How to Make WannaCry a Non-event: Ransomware’s Got Nothing on Us

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The WannaCry vulnerability that impacted more than 150 countries and took down computer systems in UK hospitals, stopped train service in Germany, and disrupted institutions in Asia and other areas, is a dramatic example of what could have been prevented by a patch that was originally released about 60 days ago. In fact, most breaches are preventable because they are based on known vulnerabilities with patches readily available. Hackers target known vulnerabilities because they’re easiest to exploit.

Gain visibility, prioritize, and patch quickly

IT Operations teams have many priorities, and deploying the right patches can often be delayed if IT Operations lacks the insight into which vulnerabilities are “critical”  versus “medium. The WannaCry attack clearly illustrates the cost, damage, and unwanted media attention that can occur when best practice patching doesn’t happen.

It takes a typical organization almost 200 days (more than 6 months) from the time a vulnerability is detected until it’s fully patched. Nearly half of all exploits happen 10 to 100 days after a vulnerability is published.1 What causes this delay? It’s often due to a gap between the roles and priorities of Security and Operations. IT Security identifies the vulnerability and then it’s up IT Operations to deploy the patches. IT Operations, meanwhile, is focused on availability and day-to-day management. Availability is impacted by deploying patches, configurations, and packages to close those vulnerabilities. Fortunately, this delay in addressing critical vulnerabilities can be avoided.

Organizations can more quickly reduce the attack surface by giving IT Operations greater visibility into priorities and the severity of a threat and a quick understanding of its potential impact. So, the results will not be just focused on “10 patches deployed” or “10 servers patched.” Instead, it will be on the “10 most critical patches deployed on your 10 most critical services,” which delivers higher value to the business.

BMC’s Security Operations solutions (SecOps Response Service, BladeLogic Server and Network Automation, and BMC Discovery) address this challenge by providing IT Operations with contextual awareness around vulnerabilities and by making patching easy. These solutions protect organizations from malware, ransomware, and viruses. They give IT Operations critical insight into a threat — its impact, systems affected, fixes available, and so on. Security Operations teams have greater visibility into where the problem exists and what IT Operations is working on. As a result, IT can move swiftly to focus on eradicating the vulnerabilities that matter the most by using automated, scheduled patching.

When a vulnerability is identified with BMC’s Security Operations solutions, it’s easy to find any systems that are missing critical patches and remediate them. A variety of key capabilities are automated with these solutions to protect your business against threats like WannaCry and other potential attacks. The solutions provide a wide range of capabilities, such as the ability to:

  1. Identify and prioritize the vulnerability and severity level.
  2. Ensure that IT Operations and Security teams are working from the same information – they both have insight into the context of the vulnerability.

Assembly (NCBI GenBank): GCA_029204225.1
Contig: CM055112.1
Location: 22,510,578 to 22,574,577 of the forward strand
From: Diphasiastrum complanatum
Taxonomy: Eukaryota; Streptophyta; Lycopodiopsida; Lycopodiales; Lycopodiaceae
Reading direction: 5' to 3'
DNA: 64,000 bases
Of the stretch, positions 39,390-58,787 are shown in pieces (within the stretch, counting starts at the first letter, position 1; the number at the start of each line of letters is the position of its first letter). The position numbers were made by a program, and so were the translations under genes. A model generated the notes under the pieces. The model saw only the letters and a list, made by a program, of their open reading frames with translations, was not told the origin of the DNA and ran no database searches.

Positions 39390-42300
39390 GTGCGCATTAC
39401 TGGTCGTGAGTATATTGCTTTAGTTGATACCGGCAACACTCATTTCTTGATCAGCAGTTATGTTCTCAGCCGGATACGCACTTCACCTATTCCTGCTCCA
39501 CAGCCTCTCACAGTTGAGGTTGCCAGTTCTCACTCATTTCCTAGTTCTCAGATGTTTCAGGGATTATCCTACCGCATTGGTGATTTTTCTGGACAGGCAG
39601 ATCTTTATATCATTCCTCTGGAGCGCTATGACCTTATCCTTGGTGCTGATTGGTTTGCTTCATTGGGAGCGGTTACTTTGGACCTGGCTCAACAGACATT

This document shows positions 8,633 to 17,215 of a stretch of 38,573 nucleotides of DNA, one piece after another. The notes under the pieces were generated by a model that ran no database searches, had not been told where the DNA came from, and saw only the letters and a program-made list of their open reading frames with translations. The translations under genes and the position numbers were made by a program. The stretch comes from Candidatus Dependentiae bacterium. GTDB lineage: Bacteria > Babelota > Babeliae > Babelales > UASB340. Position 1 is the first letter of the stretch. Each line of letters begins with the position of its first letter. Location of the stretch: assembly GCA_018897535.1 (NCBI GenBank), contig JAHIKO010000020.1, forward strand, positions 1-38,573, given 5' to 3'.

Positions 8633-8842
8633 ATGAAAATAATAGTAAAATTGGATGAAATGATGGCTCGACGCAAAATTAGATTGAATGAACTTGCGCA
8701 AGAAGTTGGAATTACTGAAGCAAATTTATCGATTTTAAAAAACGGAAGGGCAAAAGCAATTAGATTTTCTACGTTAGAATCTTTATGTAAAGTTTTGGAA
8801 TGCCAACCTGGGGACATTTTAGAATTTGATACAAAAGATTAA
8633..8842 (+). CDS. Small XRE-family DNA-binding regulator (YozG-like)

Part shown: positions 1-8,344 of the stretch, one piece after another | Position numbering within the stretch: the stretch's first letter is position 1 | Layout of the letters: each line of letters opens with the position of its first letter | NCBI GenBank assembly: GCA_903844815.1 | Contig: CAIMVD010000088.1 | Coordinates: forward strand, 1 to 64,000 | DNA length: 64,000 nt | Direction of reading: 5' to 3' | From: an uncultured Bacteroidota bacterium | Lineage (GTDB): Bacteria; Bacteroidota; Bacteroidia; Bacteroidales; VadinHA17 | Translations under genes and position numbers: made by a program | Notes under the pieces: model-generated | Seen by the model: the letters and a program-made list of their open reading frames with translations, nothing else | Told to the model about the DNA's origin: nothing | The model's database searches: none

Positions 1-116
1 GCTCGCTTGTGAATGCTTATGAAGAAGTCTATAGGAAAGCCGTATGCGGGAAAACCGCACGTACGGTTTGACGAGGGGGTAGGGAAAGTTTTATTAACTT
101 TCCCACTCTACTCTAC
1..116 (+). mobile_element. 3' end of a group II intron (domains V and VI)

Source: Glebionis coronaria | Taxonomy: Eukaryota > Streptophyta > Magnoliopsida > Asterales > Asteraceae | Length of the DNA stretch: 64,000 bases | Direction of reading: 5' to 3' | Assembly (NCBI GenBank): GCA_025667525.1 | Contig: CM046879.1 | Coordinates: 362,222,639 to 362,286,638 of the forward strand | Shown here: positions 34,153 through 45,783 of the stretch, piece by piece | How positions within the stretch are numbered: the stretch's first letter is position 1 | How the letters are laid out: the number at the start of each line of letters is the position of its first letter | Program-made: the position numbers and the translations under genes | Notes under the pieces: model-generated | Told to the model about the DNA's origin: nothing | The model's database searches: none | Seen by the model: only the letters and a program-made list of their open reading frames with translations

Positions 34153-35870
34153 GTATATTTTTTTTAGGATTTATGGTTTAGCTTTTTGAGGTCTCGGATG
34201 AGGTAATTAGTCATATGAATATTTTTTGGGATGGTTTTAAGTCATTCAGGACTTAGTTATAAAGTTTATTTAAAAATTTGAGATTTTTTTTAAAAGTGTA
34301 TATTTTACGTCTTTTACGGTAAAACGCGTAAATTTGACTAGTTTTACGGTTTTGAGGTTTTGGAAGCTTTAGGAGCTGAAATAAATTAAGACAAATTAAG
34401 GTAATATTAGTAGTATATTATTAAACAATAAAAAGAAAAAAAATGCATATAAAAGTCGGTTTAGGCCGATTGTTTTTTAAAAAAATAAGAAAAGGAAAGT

3. Take the overhead of change management out of the process with change integration.
  4. Make sure you’re working with the most current patches and information.
  5. Use your existing device groups or collections to organize by inventory, and review missing patches. Based on your groups and patching policies, you can quickly determine whether you’re up-to-date.
  6. See detailed information about a vulnerability, the product that’s affected, and immediately begin patching impacted devices, or scheduling for maintenance windows.

What’s next?

It’s easy to see how the worry and devastation caused by this latest threat can make people “want to cry.” Surgeries in hospitals were cancelled and patients were turned away from emergency rooms. Factories stopped making cars. Trains were significantly delayed. People were locked out of their computers. As bad as this may seem, future threats could be even worse – making you “WannaScream.” Instead, you can close the gap between Security Operations and IT Operations, give context and insight to vulnerabilities, and stop these attacks from happening to your business.

To learn more about BMC’s Security Operations solutions, visit: http://www.bmc.com/it-solutions/secops-security-operations.html?vu=secops

1 Hack to Basics: Patch Vulnerabilities before Attackers Exploit Them, GuidePoint Security

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These postings are my own and do not necessarily represent BMC's position, strategies, or opinion.

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Sean Berry

Sean Berry

Sean Berry is a Solution Evangelist in BMC’s Data Center Automation & Cloud group, responsible for BMC BladeLogic Threat Director and Server Automation. He has more than 15 years of production operations, consulting and automation experience, including everything from e-commerce, insurance and software development. He has passion for the success of his customers, and has done everything from professional services and pre-sales to customer engineering. In his occasional free time, he transports rescue dogs by air and land, and experiments with lasers, molten plastic, and mode 2 computing.